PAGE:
De Niro and his other co-star, Joe Pesci, are far more controlled. Pesci’s polite, philosophical mobster Russell Bufalino is the king of whaddaya-gonna-do – although he professes to dislike violence, he regretfully acknowledges its occasional necessity. And De Niro’s Sheeran is uncomfortable with emotion, period; his awkward phone call to a new widow to try to tender his sympathies – executed in a single shot – is tongue-tied and painful. (Of course, the fact that he’s the one who murdered the man doesn’t help.) But Sheeran never pauses to regret, or even reflect on the consequences of any of his actions – until the film’s final, melancholic minutes, as he begins to realise he’s driven away his family, betrayed his friends, and has little to show for it but the watch he received at a testimonial dinner. It’s like the end of The Godfather Part II, although instead of having ordered a brother’s miserably lonely death, this killer has merely ensured his own.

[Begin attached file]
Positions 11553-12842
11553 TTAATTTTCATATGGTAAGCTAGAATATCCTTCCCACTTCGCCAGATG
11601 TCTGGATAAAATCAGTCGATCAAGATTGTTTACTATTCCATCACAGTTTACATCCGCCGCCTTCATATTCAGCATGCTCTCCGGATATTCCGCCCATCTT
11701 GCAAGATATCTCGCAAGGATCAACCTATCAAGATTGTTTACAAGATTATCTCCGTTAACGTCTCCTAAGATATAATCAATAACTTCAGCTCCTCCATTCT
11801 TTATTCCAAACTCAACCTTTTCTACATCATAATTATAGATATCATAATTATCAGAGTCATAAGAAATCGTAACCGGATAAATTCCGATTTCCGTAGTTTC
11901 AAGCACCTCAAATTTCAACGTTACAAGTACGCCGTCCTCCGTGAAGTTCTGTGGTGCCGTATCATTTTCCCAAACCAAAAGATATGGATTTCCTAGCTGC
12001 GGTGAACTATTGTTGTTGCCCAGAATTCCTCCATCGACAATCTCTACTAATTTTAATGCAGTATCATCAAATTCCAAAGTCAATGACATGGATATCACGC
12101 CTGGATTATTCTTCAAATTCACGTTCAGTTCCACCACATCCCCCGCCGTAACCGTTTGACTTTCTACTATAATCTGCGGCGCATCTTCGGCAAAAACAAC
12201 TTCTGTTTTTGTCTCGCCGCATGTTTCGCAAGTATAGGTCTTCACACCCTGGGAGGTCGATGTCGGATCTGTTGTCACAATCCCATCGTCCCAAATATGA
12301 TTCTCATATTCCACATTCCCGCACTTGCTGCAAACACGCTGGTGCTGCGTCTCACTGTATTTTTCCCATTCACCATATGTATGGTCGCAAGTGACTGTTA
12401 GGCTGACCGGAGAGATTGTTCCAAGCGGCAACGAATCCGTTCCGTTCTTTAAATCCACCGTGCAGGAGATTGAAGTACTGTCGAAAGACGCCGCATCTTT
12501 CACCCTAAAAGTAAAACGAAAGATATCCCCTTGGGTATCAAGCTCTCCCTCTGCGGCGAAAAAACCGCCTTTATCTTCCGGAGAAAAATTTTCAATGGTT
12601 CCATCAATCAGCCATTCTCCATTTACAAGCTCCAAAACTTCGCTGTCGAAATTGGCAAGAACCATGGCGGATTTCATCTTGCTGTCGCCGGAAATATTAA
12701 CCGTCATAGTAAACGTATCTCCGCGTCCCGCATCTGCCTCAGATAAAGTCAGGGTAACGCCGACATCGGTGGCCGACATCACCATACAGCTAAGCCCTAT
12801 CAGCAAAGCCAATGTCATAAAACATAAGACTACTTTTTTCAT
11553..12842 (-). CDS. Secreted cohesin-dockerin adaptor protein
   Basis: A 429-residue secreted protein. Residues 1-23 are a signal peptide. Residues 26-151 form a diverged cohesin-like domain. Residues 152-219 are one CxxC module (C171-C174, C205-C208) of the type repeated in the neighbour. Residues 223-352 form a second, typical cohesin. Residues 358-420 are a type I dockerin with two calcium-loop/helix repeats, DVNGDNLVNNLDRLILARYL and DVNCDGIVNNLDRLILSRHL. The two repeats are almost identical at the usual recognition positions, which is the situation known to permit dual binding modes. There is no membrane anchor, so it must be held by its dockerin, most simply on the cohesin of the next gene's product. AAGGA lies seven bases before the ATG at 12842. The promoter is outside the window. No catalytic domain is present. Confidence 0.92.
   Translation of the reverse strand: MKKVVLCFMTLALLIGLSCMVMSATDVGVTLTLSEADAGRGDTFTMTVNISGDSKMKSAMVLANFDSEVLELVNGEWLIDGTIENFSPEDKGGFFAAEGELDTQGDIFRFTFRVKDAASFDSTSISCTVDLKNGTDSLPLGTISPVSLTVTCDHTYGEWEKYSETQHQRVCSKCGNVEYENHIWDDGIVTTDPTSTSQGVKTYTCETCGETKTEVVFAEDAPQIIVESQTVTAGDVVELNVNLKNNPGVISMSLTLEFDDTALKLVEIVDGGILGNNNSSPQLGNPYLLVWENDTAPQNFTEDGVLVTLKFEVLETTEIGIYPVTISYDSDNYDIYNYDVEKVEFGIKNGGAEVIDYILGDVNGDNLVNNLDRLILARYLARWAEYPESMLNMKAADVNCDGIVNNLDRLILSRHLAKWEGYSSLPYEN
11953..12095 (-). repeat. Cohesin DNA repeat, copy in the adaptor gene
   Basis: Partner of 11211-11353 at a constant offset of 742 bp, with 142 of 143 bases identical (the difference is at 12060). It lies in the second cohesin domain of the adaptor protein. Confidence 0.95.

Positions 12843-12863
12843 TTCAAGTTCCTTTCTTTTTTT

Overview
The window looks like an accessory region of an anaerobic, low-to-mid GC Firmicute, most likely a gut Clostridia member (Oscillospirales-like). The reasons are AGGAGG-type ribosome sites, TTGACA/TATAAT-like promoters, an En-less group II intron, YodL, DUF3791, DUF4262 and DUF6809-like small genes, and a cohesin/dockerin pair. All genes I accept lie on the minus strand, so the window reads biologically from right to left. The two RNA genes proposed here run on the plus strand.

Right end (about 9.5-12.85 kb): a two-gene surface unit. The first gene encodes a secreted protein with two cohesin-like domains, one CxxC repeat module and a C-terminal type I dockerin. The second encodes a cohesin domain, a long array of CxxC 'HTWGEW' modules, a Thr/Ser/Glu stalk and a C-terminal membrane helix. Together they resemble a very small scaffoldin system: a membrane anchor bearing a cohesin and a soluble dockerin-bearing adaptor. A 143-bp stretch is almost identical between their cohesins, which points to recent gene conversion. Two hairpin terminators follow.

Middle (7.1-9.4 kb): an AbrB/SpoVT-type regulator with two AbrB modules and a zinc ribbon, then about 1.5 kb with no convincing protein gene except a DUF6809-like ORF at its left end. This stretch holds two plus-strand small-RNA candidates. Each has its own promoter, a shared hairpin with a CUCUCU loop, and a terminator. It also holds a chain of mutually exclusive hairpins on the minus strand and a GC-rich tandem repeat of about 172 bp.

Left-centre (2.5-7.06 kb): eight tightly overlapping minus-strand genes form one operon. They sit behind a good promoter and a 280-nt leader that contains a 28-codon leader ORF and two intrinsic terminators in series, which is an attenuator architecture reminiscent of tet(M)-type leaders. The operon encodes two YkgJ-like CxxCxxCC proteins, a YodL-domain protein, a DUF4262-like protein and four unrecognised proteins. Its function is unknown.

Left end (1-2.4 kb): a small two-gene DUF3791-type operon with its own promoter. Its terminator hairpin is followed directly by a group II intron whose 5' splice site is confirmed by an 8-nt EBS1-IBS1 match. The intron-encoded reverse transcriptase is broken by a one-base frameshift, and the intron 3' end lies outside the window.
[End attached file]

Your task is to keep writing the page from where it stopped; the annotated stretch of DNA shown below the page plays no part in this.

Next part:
Stylistically, The Irishman (as it’s called officially – at the New York Film Festival, the full onscreen title included I Heard You Paint Houses) shows Scorsese, after the agonised soul-searching of Silence, having impish, bad-boy fun again. There are enough shout-outs to vintage pop culture to leave Quentin Tarantino dizzy – Howard Johnson’s restaurants, Food Fair supermarkets, Don Rickles, Jerry Vale and a special nostalgic cameo for a wizened Harvey Keitel. And there’s also a lively, finger-snapping style – pop-up titles that let us in on the final fates of some of these swaggering thugs, don’t-blink cuts that take us back or forward in time.